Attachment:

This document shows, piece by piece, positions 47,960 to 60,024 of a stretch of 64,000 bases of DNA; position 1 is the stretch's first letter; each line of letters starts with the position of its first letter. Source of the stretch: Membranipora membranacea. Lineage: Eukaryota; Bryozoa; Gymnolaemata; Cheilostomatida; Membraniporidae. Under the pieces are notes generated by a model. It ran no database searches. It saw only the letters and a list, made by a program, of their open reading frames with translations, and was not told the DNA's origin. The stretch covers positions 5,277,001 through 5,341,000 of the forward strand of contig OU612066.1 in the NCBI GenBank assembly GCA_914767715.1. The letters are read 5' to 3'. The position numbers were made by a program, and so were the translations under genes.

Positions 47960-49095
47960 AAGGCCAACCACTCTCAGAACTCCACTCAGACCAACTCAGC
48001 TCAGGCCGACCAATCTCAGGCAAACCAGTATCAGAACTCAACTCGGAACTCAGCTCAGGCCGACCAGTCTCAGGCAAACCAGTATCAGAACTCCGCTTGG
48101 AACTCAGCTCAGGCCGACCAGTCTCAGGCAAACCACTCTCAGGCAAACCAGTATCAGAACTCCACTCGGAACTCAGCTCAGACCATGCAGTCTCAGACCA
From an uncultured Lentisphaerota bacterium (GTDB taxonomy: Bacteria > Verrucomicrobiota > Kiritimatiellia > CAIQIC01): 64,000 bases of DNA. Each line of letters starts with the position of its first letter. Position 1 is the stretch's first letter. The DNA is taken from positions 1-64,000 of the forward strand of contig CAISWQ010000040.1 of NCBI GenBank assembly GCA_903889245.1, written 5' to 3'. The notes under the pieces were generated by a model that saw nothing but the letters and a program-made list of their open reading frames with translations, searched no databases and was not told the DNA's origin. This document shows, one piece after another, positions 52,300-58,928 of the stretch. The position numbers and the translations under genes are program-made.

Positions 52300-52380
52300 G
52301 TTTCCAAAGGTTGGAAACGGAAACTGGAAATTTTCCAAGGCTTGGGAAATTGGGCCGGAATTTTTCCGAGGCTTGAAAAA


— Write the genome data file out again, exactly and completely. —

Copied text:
This document shows, piece by piece, positions 47,960 to 60,024 of a stretch of 64,000 bases of DNA; position 1 is the stretch's first letter; each line of letters starts with the position of its first letter. Source of the stretch: Membranipora membranacea. Lineage: Eukaryota; Bryozoa; Gymnolaemata; Cheilostomatida; Membraniporidae. Under the pieces are notes generated by a model. It ran no database searches. It saw only the letters and a list, made by a program, of their open reading frames with translations, and was not told the DNA's origin. The stretch covers positions 5,277,001 through 5,341,000 of the forward strand of contig OU612066.1 in the NCBI GenBank assembly GCA_914767715.1. The letters are read 5' to 3'. The position numbers were made by a program, and so were the translations under genes.

Positions 47960-49095
47960 AAGGCCAACCACTCTCAGAACTCCACTCAGACCAACTCAGC
48001 TCAGGCCGACCAATCTCAGGCAAACCAGTATCAGAACTCAACTCGGAACTCAGCTCAGGCCGACCAGTCTCAGGCAAACCAGTATCAGAACTCCGCTTGG
48101 AACTCAGCTCAGGCCGACCAGTCTCAGGCAAACCACTCTCAGGCAAACCAGTATCAGAACTCCACTCGGAACTCAGCTCAGACCATGCAGTCTCAGACCA
From an uncultured Lentisphaerota bacterium (GTDB taxonomy: Bacteria > Verrucomicrobiota > Kiritimatiellia > CAIQIC01): 64,000 bases of DNA. Each line of letters starts with the position of its first letter. Position 1 is the stretch's first letter. The DNA is taken from positions 1-64,000 of the forward strand of contig CAISWQ010000040.1 of NCBI GenBank assembly GCA_903889245.1, written 5' to 3'. The notes under the pieces were generated by a model that saw nothing but the letters and a program-made list of their open reading frames with translations, searched no databases and was not told the DNA's origin. This document shows, one piece after another, positions 52,300-58,928 of the stretch. The position numbers and the translations under genes are program-made.

Positions 52300-52380
52300 G
52301 TTTCCAAAGGTTGGAAACGGAAACTGGAAATTTTCCAAGGCTTGGGAAATTGGGCCGGAATTTTTCCGAGGCTTGAAAAA